A New Design Gem Opens in Leslieville

It’s not everyday that a new design boutique opens within steps of my front door and so I can’t help but get very excited, especially for something that is so fabulous that it reminds me of New York a little bit- which is really something to shout about don’t you think?   And what am I so giddy about?  The opening of Black Rooster Decor‘s first bricks and mortar store on Queen Street East, a few blocks east of Carlaw.  Until recently, most would agree that this side of Queen Street lacked luster until an influx of condos and a reno-boom improved everything.  Now, we Leslievillers get to enjoy the fruits of all the change: great stores are coming too.  Hallelujah.

Black Rooster Decor already has a very successful online business so the new store is a natural move.  Their strength is providing great design to clients who are looking for a well curated collection of items ranging from mid-century modern to European antiques.  While most of their business is currently across the border, they are dedicated to like-minded Canadian suppliers and designers.  They also have a personal shopping service which is fabulous for those who need a little inspiration.  See below for my interview with owner Nina Ber-Donkor.

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How would you describe the over-all style of the store? A mix of what we sell online with some local items thrown-in to make it special for our Toronto clients.

What makes you unique? We’re really lucky to have some local designers and clients in Toronto that have supported us, so we’re coming in with a perspective of what they like and want to see in-store.

Why Leslieville? It’s our favourite hood and close to home. 

What new products are you most excited about? Discovering new artisans that are making affordable and unique everyday home goods. It’s thrilling to offer something not found at the chain stores, something you won’t see in every home.

Where do you find your treasures? Are you off on buying trips all the
time? Not as often as I would like to… many of our purchases are made from visiting with our suppliers, seeing their new product lines, going to trade shows and sometimes blind trust in a product we’ve never seen but can tell will be awesome based on past experiences. 

What magazines are your go-to’s for inspiration? Domaine, Rue, Lonny. They’re killing it right now. And Instagram is a major source of inspiration.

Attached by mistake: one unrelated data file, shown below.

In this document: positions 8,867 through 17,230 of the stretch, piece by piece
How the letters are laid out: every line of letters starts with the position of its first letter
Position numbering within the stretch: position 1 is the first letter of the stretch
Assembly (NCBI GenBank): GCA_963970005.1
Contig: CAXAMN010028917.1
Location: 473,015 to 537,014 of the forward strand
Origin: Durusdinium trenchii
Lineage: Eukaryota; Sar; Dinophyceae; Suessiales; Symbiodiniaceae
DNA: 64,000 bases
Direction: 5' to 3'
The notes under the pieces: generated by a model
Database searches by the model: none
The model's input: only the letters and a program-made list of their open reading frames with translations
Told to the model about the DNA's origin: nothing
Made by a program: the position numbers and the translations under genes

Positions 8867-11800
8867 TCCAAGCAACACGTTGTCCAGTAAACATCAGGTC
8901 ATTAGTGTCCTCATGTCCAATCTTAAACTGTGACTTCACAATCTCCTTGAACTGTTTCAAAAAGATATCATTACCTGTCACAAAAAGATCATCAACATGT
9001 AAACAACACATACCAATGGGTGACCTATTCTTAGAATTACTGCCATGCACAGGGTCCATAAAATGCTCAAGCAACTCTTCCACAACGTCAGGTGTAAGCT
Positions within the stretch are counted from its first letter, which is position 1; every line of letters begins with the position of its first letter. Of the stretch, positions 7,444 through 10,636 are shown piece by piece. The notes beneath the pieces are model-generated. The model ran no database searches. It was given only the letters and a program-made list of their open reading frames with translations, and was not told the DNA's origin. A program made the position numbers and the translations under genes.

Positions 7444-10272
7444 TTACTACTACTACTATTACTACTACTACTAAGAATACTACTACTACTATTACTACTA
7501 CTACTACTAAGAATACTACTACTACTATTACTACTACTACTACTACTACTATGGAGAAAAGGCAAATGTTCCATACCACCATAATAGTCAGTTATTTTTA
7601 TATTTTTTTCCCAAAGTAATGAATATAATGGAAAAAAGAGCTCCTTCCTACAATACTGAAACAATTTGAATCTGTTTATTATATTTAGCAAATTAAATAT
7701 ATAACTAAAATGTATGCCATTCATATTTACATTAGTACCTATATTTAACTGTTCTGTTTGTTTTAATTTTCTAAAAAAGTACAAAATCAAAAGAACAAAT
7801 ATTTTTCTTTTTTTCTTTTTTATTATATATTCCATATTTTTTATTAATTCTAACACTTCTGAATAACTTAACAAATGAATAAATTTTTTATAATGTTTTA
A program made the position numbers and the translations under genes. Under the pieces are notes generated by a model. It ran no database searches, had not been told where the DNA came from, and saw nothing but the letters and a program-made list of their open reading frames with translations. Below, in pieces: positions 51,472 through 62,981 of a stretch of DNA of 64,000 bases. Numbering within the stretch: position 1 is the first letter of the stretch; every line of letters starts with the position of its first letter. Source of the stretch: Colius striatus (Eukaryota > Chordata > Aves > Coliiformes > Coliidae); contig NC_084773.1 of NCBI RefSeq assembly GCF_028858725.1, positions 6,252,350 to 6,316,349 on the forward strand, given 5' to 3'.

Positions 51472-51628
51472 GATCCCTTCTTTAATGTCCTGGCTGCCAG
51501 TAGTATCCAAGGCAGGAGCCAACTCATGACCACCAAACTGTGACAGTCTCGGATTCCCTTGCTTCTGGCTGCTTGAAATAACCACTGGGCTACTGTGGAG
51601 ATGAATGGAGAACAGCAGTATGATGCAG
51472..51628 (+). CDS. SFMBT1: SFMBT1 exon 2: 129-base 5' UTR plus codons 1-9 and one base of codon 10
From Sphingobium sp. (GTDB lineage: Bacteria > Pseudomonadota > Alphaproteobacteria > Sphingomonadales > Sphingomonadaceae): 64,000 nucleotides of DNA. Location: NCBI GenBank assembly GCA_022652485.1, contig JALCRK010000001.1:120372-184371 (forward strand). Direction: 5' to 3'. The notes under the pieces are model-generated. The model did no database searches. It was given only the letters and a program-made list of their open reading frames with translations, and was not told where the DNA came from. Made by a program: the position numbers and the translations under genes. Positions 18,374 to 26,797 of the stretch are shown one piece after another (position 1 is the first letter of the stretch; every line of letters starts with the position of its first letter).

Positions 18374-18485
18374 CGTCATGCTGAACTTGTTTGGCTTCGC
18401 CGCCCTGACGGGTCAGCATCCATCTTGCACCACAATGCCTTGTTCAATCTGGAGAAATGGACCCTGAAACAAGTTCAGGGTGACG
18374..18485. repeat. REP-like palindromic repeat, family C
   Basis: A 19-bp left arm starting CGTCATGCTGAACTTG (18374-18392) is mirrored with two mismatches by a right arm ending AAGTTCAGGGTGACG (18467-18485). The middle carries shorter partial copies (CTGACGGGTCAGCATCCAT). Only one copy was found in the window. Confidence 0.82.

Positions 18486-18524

Why expand from a successful online business to bricks and mortar 
(when many retailers are doing the exact opposite at the moment)? It’s not an expansion but rather an extention of what we do. No one would question us opening a storage warehouse so a retail store is just as important for our business where customers can come in and chat and look and feel and get inspiration. And it’s really nice to actually talk to people and not sit behind a computer all day. 

Where can you be found? Instagram, Twitter, Website

So long Suzani, it’s all about Shibori.

We all need a little pattern in our lives and when the urge strikes we tend to reach out for textiles made in exotic places.  A hit of lovely embroidered fabric adds depth, character and a whiff of travel to a room that is full of life.  For years it’s been Ikat from Indonesia or Suzani from Persia and as stunning as they are, there is a new kid on the block called Shibori from Japan.  This traditional tie-dying technique is most often done with watery indigo blue dye on white fabric so that the play of light and dark works very well together.  Interestingly, there is a also a bit of an African influence here which I think is wonderful.  Both West Elm and Anthropologie have picked up the trend saving us all from home tie-dying disasters- ahem-I mean adventures.  Anyway, enjoy and let me know what you think!

HeartwareRemodelistaVenice BeachAnthropologieIndigo and Snow on EtsyWest ElmIFPhoto credits: 1. Heartwear photo by Marie Taillefer, 2. Pillows by Rebecca Atwood, 3. Anthropologie, 4. SF General Store in Venice Beach, Remodelista.com, 5. Indigo and Snow on Etsy,  6. West Elm, 7. Heartware at Merci in Paris, Trendtablet.com

 

Trend Spotting: Distressed Walls